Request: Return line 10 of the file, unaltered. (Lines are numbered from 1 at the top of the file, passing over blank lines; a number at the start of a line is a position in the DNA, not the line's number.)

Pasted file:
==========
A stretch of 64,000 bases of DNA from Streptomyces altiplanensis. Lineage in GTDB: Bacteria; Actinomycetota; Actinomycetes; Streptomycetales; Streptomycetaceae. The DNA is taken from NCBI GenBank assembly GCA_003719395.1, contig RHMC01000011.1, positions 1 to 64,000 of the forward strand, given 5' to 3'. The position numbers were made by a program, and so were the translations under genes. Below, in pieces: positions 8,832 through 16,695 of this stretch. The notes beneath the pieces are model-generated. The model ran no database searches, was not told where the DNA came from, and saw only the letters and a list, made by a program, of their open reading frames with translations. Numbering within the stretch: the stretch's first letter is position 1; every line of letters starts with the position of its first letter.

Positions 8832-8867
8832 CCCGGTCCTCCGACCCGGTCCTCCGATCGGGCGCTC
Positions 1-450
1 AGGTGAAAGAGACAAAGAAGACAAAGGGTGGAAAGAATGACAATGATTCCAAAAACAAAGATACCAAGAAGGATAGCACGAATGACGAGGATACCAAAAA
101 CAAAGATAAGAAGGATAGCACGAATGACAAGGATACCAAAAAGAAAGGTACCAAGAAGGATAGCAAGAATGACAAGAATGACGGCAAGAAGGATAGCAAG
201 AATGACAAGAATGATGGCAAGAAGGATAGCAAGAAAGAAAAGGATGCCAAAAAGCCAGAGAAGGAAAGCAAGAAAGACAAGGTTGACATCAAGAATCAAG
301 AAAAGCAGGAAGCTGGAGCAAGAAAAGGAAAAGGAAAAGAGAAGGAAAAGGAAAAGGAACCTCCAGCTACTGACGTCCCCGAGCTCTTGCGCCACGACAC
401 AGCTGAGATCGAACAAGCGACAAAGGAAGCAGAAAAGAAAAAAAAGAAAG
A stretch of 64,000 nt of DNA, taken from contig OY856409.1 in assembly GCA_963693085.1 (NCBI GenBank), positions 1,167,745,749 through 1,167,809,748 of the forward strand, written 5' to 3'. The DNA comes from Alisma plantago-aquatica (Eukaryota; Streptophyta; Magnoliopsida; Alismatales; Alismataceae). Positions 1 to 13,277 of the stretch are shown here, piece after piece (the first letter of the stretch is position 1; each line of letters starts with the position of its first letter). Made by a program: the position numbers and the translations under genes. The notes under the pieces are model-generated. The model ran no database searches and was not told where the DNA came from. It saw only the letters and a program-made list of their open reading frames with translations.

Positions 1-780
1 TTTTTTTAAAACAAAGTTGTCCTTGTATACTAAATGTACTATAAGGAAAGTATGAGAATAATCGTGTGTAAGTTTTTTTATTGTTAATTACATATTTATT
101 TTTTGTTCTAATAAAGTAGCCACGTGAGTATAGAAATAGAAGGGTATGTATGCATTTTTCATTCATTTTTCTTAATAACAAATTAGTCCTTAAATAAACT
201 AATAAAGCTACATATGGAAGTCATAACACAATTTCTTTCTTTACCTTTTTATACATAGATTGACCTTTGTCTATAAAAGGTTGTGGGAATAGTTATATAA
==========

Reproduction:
A stretch of 64,000 nt of DNA, taken from contig OY856409.1 in assembly GCA_963693085.1 (NCBI GenBank), positions 1,167,745,749 through 1,167,809,748 of the forward strand, written 5' to 3'. The DNA comes from Alisma plantago-aquatica (Eukaryota; Streptophyta; Magnoliopsida; Alismatales; Alismataceae). Positions 1 to 13,277 of the stretch are shown here, piece after piece (the first letter of the stretch is position 1; each line of letters starts with the position of its first letter). Made by a program: the position numbers and the translations under genes. The notes under the pieces are model-generated. The model ran no database searches and was not told where the DNA came from. It saw only the letters and a program-made list of their open reading frames with translations.